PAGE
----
Ed Marston was on the money with his review of Gregg Easterbrook's A Moment on the Earth (HCN, 5/29/95). Curiously, Easterbrook appears to have done for liberalism what former Interior Secretary James Watt did for conservatives - sabotaging the cause of environmentalism in the name of never-ending growth and development.
Over and over again Easterbrook cites glaciers, earthquakes, volcanoes, asteroids, and even continental drift as doing far more "environmental damage" to the earth than mere man can ever do with his "inconsequential" pinpricks from bulldozers, clear-cutting, 10-child families and arrogant techno-culture.
Something is fishy here. Not only is Easterbrook comparing apples with oranges, but he is comparing what we cannot control with what we can control - our appetites, our numbers, our behavior and attitudes toward the earth.
On a call-in radio talk show, I was able to ask Easterbrook the basis for his optimism. He replied that he had looked at 40,000 EPA reports. Yet in his book he cites Environmental Protection Agency science as suspect.
He writes that "unfortunately EPA science is often of modest quality" (page 464). On the same page he quotes an EPA official who said that "everything the EPA does is driven by political rather than scientific considerations."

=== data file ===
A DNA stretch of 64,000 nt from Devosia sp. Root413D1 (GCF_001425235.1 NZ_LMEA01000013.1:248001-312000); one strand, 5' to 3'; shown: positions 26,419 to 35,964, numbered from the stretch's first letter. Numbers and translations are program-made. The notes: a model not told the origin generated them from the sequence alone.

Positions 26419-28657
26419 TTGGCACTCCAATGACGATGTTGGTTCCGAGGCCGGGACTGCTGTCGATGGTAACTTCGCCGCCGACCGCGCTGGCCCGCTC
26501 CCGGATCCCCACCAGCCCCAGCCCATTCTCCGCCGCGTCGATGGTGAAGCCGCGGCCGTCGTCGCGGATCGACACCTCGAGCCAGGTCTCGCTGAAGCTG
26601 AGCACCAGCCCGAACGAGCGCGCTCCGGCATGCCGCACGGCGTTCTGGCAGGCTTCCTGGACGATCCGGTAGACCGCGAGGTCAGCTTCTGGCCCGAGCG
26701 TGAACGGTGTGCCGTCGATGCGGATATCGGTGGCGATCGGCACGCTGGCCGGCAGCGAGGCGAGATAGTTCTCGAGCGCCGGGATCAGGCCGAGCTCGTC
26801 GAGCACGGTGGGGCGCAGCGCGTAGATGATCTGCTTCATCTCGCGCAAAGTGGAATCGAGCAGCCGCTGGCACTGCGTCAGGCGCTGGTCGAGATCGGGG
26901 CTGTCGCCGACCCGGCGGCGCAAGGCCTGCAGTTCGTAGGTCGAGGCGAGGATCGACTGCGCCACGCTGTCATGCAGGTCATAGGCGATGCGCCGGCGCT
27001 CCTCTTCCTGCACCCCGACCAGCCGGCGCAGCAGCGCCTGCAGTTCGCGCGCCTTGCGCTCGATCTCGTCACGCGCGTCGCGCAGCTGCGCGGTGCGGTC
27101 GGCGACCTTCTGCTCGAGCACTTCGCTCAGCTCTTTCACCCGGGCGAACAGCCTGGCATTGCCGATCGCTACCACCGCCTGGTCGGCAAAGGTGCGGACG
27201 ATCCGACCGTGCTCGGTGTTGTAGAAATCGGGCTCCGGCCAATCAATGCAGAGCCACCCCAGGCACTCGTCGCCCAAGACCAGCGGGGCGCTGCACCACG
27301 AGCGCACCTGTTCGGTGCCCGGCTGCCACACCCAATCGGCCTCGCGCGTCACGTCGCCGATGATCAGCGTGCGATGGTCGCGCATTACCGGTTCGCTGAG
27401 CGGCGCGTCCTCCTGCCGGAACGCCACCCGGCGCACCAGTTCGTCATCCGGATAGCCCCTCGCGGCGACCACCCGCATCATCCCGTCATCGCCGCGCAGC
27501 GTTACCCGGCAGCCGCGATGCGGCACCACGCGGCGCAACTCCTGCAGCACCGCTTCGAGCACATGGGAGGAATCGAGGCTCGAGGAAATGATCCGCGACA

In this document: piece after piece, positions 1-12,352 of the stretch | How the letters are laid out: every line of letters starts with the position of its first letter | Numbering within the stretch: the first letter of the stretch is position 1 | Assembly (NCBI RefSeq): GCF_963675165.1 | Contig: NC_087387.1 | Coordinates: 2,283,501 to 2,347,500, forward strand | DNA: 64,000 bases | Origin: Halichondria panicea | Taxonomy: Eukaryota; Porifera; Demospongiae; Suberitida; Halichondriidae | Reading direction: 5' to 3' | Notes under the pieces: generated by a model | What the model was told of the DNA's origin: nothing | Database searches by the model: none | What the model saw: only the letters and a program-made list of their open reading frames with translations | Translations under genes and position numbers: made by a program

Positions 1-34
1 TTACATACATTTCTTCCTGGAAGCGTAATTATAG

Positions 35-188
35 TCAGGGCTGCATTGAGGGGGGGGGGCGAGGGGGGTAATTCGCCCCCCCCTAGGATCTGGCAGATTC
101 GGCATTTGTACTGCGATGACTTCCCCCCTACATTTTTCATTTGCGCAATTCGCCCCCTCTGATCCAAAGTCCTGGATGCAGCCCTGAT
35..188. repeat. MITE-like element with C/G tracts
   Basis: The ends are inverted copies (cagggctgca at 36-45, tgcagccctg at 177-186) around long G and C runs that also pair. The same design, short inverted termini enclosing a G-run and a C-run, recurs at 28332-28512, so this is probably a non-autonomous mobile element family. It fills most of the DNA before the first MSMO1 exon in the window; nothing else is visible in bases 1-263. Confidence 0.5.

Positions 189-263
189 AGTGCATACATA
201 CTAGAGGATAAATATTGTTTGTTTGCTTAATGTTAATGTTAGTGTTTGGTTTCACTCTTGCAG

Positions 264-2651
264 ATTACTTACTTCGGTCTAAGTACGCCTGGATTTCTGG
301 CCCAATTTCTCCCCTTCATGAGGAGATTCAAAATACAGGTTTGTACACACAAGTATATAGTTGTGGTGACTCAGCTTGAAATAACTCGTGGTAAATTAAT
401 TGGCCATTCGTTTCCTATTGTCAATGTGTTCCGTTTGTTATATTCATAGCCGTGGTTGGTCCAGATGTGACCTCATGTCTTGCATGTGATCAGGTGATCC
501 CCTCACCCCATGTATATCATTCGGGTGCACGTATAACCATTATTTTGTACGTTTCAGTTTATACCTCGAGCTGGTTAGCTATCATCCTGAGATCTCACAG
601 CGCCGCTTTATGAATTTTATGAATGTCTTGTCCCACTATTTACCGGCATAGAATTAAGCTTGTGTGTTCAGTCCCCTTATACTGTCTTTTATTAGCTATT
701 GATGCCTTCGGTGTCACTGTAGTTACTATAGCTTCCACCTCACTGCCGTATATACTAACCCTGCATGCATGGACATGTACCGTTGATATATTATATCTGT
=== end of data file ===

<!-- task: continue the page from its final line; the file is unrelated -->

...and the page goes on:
In regard to how we environmentalists should respond to this useful idiot's diatribe, I say stand by our guns, stand by the truth; we who work for a long-lasting, sustainable, viable earth are not the wackos Easterbrook and Rush Limbaugh think we are. We do have alternatives: Stop the overgrazing. Stop having kids you cannot and the earth cannot support, long-term. The cost of doing business has got to include the cost of pollution control. We have not been beating the doomsday drum. The voters in 1994 did not repudiate sound environmental policy. What they may have repudiated was the arrogance of the elites, the porkers, the Rostenkowskis, excessive spending and excessive debt, excessive immigration, open borders, and business as usual within the bureaucracies.
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